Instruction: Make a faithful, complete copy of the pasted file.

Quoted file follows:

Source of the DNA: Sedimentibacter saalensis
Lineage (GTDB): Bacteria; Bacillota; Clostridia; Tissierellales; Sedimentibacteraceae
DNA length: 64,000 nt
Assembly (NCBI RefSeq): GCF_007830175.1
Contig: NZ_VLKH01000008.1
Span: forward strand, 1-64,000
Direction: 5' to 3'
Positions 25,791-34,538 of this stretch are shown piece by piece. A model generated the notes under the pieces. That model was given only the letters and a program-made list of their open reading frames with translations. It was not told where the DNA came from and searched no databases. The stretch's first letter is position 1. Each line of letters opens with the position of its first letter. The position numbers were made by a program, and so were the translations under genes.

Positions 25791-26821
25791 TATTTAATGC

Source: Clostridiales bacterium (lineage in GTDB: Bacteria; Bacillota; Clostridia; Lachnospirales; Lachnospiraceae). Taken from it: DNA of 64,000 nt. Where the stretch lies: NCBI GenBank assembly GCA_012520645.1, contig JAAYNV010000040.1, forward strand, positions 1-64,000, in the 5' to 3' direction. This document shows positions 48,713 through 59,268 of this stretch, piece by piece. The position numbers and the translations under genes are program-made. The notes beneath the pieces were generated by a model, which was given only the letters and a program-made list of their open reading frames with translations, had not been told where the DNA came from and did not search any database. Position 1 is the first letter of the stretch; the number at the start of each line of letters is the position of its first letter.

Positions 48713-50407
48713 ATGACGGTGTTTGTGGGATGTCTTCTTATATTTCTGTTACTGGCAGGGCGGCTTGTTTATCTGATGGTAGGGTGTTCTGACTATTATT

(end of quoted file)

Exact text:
Source of the DNA: Sedimentibacter saalensis
Lineage (GTDB): Bacteria; Bacillota; Clostridia; Tissierellales; Sedimentibacteraceae
DNA length: 64,000 nt
Assembly (NCBI RefSeq): GCF_007830175.1
Contig: NZ_VLKH01000008.1
Span: forward strand, 1-64,000
Direction: 5' to 3'
Positions 25,791-34,538 of this stretch are shown piece by piece. A model generated the notes under the pieces. That model was given only the letters and a program-made list of their open reading frames with translations. It was not told where the DNA came from and searched no databases. The stretch's first letter is position 1. Each line of letters opens with the position of its first letter. The position numbers were made by a program, and so were the translations under genes.

Positions 25791-26821
25791 TATTTAATGC

Source: Clostridiales bacterium (lineage in GTDB: Bacteria; Bacillota; Clostridia; Lachnospirales; Lachnospiraceae). Taken from it: DNA of 64,000 nt. Where the stretch lies: NCBI GenBank assembly GCA_012520645.1, contig JAAYNV010000040.1, forward strand, positions 1-64,000, in the 5' to 3' direction. This document shows positions 48,713 through 59,268 of this stretch, piece by piece. The position numbers and the translations under genes are program-made. The notes beneath the pieces were generated by a model, which was given only the letters and a program-made list of their open reading frames with translations, had not been told where the DNA came from and did not search any database. Position 1 is the first letter of the stretch; the number at the start of each line of letters is the position of its first letter.

Positions 48713-50407
48713 ATGACGGTGTTTGTGGGATGTCTTCTTATATTTCTGTTACTGGCAGGGCGGCTTGTTTATCTGATGGTAGGGTGTTCTGACTATTATT